Well Rudd is just an idiot. I couldn't believe that he attacked woodside for reducing emissions and then on the other hand allows coal to get away with emitting more. They better becareful otherwise they will screw up future contracts in our region.
I agree that nuclear energy is a good option for us as we are the most geolgically stable country in the world. Having said that most people do not want a reactor in their area which means infrustructure has to be moved to isolated areas. There is already a cost timeline of getting a reactor online that means they are very energy intensive for about 10-15 years before they are net outputters of energy and even longer before they could be seen as "emmission neutral". So they are far from green in the medium term and waste disposal is rather unsavoury (although ultimately doable in Australia). Why the hell we don't have the best tidal and solar energy industries in the world is my question. These are by far the brightest future energy producers we have (geothermal ranks a close third in my book) and yet the technology has gone overseas to Europe!:angrydude:

As for Rudd; he is a do nothing PM. If you listen carefully to what he was saying in the election campaign he actually said absolutely nothing, promised vague ideas that hadn't been realistic, and has done SFA in his first year. The Green paper that they have released is nothing but vaguries and empty jargon. This mornings business commentry was that there was a lot of words to ultimately say nothing, such that the business community doesn't know what the actual emmissions scheme will involve.

This is besides the fact that the best scheme was proposed by several economists; a tax. This makes everyone more efficient, the revenue goes directly into research and development, companies can offset tax by investing themselves into future directions, individuals can offset through improved practices and technology (solar cells on the roof, etc) and you are creating an instant future industries fund. The negatives are just so minor in comparison.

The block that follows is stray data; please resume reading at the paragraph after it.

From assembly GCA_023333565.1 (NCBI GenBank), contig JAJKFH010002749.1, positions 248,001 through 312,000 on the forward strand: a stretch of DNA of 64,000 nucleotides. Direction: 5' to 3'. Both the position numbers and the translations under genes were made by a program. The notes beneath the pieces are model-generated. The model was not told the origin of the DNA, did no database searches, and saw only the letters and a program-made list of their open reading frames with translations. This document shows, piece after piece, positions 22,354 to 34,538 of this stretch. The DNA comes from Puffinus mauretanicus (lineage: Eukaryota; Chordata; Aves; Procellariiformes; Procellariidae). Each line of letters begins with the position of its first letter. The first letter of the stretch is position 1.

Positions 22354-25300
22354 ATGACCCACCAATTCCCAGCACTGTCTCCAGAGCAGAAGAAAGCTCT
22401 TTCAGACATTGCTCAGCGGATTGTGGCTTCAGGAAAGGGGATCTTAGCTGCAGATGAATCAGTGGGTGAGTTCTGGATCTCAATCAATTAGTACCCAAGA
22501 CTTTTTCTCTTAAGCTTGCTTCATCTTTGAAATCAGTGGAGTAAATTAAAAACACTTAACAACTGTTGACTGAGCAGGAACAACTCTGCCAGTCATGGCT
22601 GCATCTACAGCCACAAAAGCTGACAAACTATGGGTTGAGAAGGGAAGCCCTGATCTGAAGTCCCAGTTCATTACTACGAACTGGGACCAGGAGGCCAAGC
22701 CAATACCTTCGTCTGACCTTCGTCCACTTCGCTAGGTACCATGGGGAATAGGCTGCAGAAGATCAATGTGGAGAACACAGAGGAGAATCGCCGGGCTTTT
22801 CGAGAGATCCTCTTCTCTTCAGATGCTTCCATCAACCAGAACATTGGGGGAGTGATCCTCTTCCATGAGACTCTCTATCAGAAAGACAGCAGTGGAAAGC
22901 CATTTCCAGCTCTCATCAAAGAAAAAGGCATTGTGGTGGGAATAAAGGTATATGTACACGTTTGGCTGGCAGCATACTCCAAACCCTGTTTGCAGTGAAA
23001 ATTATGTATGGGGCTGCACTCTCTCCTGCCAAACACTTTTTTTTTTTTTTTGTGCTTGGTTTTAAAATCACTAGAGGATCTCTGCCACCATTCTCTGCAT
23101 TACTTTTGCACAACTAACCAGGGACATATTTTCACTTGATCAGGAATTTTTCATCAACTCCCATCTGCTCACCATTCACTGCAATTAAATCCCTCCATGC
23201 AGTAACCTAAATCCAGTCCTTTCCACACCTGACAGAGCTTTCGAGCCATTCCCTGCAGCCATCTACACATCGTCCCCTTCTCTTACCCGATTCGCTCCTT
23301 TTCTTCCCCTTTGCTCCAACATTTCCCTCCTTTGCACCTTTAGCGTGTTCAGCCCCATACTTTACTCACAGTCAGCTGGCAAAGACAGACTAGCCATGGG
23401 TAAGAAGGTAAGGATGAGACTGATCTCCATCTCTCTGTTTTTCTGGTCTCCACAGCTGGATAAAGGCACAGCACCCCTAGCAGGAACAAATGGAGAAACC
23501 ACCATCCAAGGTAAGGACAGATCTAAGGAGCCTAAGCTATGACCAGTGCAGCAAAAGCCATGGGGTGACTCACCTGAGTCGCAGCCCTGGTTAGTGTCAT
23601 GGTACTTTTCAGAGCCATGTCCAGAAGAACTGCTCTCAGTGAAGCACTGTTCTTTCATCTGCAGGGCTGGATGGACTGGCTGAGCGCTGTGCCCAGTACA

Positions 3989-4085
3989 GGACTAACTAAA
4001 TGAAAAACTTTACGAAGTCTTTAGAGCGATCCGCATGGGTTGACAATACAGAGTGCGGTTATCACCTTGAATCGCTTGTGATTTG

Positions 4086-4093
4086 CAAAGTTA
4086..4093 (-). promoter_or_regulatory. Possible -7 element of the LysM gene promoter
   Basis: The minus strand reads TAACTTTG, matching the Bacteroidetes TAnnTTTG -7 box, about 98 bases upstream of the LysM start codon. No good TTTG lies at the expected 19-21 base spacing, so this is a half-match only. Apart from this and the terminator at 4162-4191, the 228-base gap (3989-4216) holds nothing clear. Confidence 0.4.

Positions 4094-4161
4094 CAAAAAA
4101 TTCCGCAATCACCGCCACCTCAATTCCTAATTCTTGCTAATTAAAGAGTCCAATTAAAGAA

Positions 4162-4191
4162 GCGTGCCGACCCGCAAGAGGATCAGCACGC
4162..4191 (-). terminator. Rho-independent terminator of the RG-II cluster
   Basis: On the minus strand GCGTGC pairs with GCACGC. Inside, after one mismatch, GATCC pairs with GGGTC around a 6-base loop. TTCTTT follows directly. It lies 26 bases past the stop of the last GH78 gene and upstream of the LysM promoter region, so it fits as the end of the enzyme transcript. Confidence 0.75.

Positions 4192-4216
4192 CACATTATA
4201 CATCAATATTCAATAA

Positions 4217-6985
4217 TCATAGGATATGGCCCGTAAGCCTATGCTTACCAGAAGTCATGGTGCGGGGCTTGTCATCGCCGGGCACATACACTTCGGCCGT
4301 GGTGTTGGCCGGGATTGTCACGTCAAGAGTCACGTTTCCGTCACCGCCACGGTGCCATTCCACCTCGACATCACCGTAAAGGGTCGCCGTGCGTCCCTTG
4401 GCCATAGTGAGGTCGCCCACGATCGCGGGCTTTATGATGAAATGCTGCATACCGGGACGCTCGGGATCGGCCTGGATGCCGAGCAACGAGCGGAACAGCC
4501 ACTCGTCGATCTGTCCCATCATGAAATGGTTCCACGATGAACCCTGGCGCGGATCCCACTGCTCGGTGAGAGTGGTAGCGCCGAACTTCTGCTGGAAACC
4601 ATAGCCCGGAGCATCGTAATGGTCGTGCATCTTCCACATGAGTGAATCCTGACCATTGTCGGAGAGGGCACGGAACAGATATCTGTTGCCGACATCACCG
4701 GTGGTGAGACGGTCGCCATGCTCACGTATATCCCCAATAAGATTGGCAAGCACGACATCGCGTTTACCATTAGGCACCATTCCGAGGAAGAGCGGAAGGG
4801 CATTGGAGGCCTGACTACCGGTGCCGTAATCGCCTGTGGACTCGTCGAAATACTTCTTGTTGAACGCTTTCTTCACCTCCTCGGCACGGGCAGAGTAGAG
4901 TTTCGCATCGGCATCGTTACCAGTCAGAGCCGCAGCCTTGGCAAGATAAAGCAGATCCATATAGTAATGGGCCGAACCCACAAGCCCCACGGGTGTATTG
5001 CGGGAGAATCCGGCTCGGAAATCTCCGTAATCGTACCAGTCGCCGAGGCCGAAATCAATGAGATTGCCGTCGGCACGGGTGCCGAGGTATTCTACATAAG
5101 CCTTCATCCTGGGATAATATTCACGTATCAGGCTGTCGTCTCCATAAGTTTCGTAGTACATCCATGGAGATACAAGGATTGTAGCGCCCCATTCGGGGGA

lifterdead

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First of all, I would hope that most here wouldn't try to argue against the basic. Anyone with a 6th grade science educations should know that carbon emissions and the greenhouse effect are a serious problem.

My main problem is that many hardcore supporters of global warming are glaringly ignorant of other basic scientific concepts, or simply just taken in by "green" concepts without evaluating their full effect.

Take, for example, rising sea levels. This is an idiotic concept taken to an extreme. For one, seas aren't level. Some seas are higher/lower than others. Point two, isostatic rebound. Pressure on land caused by ice or lack of it causes surfaces to rise or fall. Hudson Bay is a great example. It's slowly disappearing. With ice accumulating in Antartica, and ice melting in other places, coast lines will be changing in ways no one can predict. In fact, coast lines are always changing. Point three, the world's oceans are NOT one giant bathtub, in which melting ice will cause levels to rise. Ice, ocean water, and even the atmosphere are tightly linked. Jumping to rising "sea levels" from global warming just drives me nuts.


I know that paragraph wasn't very well thought out but I'll get back to it.


But the point that is being missed is this: current practices of consumption of unrenewable resources is unsustainable. With the current explosions in population and demands out of China and India we will see a tipping point in oil in the next 5-12 years. Unless we do opt for more efficiency of resource use, improvement of alternate technologies, and world wide improvement of pollution (this is not just CO2 emmissions but also acid rain, smog, land clearing, etc) we will have major environmental problems on our hands within this century. We cannot sustain the predicted 9 billion people on our current resource usage practices.


I couldn't agree with the above more, but really, really dislike the quote you followed with. As a proponent of Hubbert's theory on oil production, I often find that quote being used by flat-earth economists who insist that oil production isn't going into decline anytime soon.


FYI, I've got some great journals/links I'll have to post tomorrow when I'm sober. I don't suppose anyone is interested, but I have some friends in the fusion community and they've made some great strides in the past few years. (And no, it's not Tokamak and ITER.)





Good discussion, glad so many people care about this.